A qualitative analysis of text contributions to Canmore in the first year since its relaunch showed that, although visitors to the site are invited to ‘add a comment’, the majority interpreted this as an opportunity to contribute new information to the digital archive in the form of data, references to other sources or corrections to existing records. The material has been found by RCAHMS to be relevant and of high quality. Entries are often written in a descriptive, impersonal style, and mostly focus on factual rather than anecdotal aspects. Table1 below summarizes the analysis’ findings:

Text Contributions

 

Technical or semi-technical contributions

Technical contribution more informal in style

Entries offering links to other sources or references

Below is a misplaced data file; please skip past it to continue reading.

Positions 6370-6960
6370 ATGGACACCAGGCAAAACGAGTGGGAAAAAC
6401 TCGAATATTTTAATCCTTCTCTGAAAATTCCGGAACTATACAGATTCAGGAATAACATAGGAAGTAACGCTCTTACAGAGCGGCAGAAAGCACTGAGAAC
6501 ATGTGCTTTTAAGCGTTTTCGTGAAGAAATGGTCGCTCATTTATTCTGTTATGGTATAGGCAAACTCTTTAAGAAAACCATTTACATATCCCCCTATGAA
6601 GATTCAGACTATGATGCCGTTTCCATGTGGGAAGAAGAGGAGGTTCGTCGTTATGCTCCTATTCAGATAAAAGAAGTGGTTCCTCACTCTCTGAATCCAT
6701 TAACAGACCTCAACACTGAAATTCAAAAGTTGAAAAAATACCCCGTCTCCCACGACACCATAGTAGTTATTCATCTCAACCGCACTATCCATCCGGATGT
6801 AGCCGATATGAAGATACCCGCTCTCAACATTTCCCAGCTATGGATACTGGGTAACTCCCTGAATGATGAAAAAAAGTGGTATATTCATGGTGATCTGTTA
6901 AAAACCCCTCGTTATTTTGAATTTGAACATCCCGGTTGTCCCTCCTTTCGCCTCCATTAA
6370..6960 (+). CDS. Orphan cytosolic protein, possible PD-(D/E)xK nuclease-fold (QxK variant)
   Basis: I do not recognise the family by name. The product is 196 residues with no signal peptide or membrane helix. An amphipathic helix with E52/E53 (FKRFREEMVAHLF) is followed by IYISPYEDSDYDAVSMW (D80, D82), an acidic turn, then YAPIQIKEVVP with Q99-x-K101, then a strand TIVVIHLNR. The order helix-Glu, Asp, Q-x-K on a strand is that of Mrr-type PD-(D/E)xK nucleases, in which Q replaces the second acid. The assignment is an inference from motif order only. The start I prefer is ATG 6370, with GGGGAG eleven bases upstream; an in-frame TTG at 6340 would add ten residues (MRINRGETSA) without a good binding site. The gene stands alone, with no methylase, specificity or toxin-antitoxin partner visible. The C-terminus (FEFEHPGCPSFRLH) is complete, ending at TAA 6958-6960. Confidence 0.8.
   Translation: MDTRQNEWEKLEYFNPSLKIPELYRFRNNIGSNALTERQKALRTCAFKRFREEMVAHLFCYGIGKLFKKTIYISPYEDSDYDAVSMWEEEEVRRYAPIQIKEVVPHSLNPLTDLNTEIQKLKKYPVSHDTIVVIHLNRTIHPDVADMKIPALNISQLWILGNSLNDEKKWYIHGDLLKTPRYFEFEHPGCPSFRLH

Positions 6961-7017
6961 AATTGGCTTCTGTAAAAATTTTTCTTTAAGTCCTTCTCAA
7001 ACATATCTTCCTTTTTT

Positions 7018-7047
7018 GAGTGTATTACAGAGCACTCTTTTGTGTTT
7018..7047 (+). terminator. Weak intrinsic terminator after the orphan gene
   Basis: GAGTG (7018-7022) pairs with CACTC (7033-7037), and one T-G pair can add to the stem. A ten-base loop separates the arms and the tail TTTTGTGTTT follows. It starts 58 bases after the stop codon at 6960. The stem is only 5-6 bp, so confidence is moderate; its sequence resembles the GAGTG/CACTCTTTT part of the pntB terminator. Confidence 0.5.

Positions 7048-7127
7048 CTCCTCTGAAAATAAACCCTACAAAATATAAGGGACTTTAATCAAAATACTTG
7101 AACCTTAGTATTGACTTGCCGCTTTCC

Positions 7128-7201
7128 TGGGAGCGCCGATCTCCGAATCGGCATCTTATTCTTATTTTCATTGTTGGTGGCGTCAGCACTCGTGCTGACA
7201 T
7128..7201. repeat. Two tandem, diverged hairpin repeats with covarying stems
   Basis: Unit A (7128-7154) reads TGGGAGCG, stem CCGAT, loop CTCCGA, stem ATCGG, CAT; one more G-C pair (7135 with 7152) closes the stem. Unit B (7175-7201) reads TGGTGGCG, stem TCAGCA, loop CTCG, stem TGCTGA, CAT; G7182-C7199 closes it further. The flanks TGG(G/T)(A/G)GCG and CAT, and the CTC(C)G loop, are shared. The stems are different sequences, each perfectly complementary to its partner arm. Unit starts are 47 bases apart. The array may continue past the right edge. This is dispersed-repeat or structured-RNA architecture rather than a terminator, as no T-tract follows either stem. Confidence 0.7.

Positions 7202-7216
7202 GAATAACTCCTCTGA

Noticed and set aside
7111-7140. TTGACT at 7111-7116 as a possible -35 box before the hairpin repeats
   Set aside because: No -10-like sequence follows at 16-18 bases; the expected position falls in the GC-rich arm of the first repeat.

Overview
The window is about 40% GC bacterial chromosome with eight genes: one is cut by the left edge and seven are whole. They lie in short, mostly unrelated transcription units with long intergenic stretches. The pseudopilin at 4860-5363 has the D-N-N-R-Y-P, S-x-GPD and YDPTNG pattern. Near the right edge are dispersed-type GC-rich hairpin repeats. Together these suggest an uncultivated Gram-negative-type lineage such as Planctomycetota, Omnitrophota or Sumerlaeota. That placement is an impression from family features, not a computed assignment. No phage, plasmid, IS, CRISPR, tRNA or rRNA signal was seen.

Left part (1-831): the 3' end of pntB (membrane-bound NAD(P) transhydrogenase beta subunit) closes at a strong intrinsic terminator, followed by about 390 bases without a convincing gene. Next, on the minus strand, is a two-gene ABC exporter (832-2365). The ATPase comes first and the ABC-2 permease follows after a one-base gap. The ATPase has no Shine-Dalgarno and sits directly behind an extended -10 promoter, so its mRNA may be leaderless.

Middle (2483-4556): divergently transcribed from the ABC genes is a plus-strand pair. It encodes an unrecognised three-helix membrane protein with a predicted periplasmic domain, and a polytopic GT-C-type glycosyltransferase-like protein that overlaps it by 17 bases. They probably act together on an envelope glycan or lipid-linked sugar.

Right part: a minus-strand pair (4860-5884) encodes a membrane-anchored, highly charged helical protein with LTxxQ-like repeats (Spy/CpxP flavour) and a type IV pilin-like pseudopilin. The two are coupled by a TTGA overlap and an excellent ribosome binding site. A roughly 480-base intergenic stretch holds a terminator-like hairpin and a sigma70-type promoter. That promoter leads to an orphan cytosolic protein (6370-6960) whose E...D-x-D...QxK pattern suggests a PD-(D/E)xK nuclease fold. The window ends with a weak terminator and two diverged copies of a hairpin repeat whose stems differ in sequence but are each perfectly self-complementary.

Corrections to existing records

Direct references to family history

Personal experiences, memories, observations

Comments to images

 48.5%

  6%

  8.5%

  5%

  9%

  7%

16%

Table 1: Text contributions

Only a minority of contributors chose to share personal impressions, stories or memories concerning a place. However, these entries were mostly authored by RCAHMS staff during the pre-launch stages and in the first few months since the launch. Interestingly, staff members are not meant to use the public contribution feature on Canmore, as their task is to act as ongoing professional creators of permanent records. Their contributions, as found among other offerings from the public, served simply to test the system and populate the site prior to and around its launch.